In this second part of a 3-part series on government procurement exclusive to Digital Commerce 360 B2B, Anne Rung, director of public sector for Amazon Business, discusses how small businesses can streamline complex and inefficient processes through online stores to overcome “longstanding and complex government processes” that she says inhibit small businesses from successfully competing and growing within the government market segment.

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Anne Rung

Federal agencies are required by law to allocate 23% of annual competitive procurement funds to small businesses. State and local agencies also have policies encouraging partnerships between the government and small businesses. The State of California, for example, requires its state agencies to award at least 25% of their annual contracting dollars to certified small businesses. Despite these enormous opportunities for small businesses, and a desire by government agencies to purchase from them, a recent survey found that 93% of small businesses report significant barriers to selling to the government, with 85% of respondents reporting that the biggest barrier is complex and inefficient government procurement processes.

This article covers the government processes that have hindered the growth of small businesses within the government market segment, and how online stores can help simplify or even eliminate them, allowing small businesses to reach their full potential.

The complexities of government procurement 

The typical government procurement journey for suppliers, from finding contract opportunities to competing for them through a Request for Proposal (RFP), can be complicated and arduous. A recent survey found that aspects of the government procurement process, including the duration of the sales cycle, complex document requirements, vague and confusing guidance and inefficient and outdated IT government systems, make it difficult for small businesses to participate in government contracting.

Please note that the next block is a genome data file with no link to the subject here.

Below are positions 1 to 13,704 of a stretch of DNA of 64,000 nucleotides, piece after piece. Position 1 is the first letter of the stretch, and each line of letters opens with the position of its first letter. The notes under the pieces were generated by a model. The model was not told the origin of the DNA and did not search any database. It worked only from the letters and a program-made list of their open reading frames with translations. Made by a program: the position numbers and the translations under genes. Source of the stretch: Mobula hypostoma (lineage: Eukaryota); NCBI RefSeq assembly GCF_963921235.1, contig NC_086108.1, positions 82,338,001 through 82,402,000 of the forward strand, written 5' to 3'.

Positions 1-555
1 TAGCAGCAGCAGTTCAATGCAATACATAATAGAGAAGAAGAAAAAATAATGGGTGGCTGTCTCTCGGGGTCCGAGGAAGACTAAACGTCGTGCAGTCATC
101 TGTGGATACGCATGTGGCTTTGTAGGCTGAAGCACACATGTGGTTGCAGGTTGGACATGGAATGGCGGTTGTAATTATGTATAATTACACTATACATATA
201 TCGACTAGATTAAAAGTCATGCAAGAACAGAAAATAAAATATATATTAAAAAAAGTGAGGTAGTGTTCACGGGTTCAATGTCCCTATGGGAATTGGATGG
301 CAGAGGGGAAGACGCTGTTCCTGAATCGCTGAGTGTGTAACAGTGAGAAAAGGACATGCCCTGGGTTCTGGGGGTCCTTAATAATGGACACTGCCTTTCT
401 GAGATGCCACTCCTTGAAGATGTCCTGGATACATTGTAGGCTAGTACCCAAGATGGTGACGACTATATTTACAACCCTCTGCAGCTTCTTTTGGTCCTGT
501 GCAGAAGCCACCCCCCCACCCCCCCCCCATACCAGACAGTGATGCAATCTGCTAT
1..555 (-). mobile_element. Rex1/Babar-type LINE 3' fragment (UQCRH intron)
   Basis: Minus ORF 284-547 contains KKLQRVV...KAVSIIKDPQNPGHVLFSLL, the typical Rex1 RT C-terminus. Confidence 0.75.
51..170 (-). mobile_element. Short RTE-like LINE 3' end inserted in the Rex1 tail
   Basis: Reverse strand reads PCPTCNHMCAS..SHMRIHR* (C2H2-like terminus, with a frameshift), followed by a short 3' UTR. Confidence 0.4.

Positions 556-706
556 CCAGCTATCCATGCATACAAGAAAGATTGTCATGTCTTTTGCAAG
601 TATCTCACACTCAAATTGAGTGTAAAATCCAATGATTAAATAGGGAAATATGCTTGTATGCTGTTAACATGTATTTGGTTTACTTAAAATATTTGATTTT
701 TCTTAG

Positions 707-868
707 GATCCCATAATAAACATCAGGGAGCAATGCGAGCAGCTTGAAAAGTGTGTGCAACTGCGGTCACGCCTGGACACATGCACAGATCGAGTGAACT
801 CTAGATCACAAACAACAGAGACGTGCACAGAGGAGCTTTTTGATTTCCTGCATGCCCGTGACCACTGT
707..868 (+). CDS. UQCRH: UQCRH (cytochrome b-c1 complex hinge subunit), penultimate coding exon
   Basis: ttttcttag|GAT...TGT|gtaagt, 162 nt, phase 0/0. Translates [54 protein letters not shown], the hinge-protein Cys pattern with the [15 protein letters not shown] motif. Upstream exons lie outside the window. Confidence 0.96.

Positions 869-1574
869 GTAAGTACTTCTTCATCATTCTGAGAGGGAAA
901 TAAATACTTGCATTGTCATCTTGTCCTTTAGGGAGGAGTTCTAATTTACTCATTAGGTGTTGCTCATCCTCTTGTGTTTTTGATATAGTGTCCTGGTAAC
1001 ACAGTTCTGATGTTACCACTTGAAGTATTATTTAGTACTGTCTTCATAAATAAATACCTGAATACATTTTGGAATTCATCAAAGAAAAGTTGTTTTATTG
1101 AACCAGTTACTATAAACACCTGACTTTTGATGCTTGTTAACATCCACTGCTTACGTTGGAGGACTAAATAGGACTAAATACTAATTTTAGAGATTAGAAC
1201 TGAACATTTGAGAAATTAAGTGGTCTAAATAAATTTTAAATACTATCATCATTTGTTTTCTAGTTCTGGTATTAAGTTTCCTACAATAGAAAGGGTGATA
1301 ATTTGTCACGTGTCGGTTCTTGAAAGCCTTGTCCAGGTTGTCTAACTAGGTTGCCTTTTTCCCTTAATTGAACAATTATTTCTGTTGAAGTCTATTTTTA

In a new report, Censeo Consulting Group shares findings from 455 small businesses on the challenges they face in selling to government customers. Of the 85% of small businesses surveyed that agree the overall government procurement process is difficult and complex to participate in:

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  • 74% stated the documentation required to respond to a contract makes it difficult to communicate their business capabilities;
  • 72% agreed the overall sales cycle is significantly longer than their commercial customers;
  • 66% believe contracts are complex and costly to join;
  • 54% believe contracts do not clearly articulate their needs, requirements and desired outcomes; and
  • 50% agreed deadlines for government contracts do not give enough time for suppliers to respond.

It’s not surprising to learn that there’s an entire industry built around assisting businesses to navigate the complex government contracting process. Yet not all small businesses can afford to pay for a service to track and find opportunities, hire legal support to review complicated government terms and conditions, or hire consultants to advise them on proposal responses.

According to one Pennsylvania-based small business owner surveyed, the process of “finding, reviewing and completing most federal or state contracts requires almost 100% of a typical 40-hour workweek of one employee.” And that’s just where the work starts. If a small business is lucky enough to win a contract, they must manage that contract, which can include further contract negotiations over any new regulations, performance reporting and proof of compliance with various regulations.